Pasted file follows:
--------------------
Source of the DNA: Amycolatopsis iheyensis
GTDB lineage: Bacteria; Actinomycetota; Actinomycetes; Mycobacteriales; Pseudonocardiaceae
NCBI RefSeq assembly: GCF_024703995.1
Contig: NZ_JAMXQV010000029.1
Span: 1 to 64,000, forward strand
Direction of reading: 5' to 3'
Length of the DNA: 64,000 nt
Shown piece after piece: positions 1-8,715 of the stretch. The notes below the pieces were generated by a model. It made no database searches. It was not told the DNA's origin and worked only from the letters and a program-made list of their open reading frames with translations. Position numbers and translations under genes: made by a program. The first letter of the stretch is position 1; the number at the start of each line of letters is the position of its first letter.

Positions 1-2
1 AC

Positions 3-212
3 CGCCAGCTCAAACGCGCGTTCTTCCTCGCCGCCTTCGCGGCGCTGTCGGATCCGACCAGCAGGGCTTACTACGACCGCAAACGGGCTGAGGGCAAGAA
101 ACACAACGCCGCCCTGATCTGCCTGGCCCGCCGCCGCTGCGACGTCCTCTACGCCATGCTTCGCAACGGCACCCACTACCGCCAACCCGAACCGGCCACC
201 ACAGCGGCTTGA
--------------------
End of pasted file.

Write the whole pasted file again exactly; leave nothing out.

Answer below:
Source of the DNA: Amycolatopsis iheyensis
GTDB lineage: Bacteria; Actinomycetota; Actinomycetes; Mycobacteriales; Pseudonocardiaceae
NCBI RefSeq assembly: GCF_024703995.1
Contig: NZ_JAMXQV010000029.1
Span: 1 to 64,000, forward strand
Direction of reading: 5' to 3'
Length of the DNA: 64,000 nt
Shown piece after piece: positions 1-8,715 of the stretch. The notes below the pieces were generated by a model. It made no database searches. It was not told the DNA's origin and worked only from the letters and a program-made list of their open reading frames with translations. Position numbers and translations under genes: made by a program. The first letter of the stretch is position 1; the number at the start of each line of letters is the position of its first letter.

Positions 1-2
1 AC

Positions 3-212
3 CGCCAGCTCAAACGCGCGTTCTTCCTCGCCGCCTTCGCGGCGCTGTCGGATCCGACCAGCAGGGCTTACTACGACCGCAAACGGGCTGAGGGCAAGAA
101 ACACAACGCCGCCCTGATCTGCCTGGCCCGCCGCCGCTGCGACGTCCTCTACGCCATGCTTCGCAACGGCACCCACTACCGCCAACCCGAACCGGCCACC
201 ACAGCGGCTTGA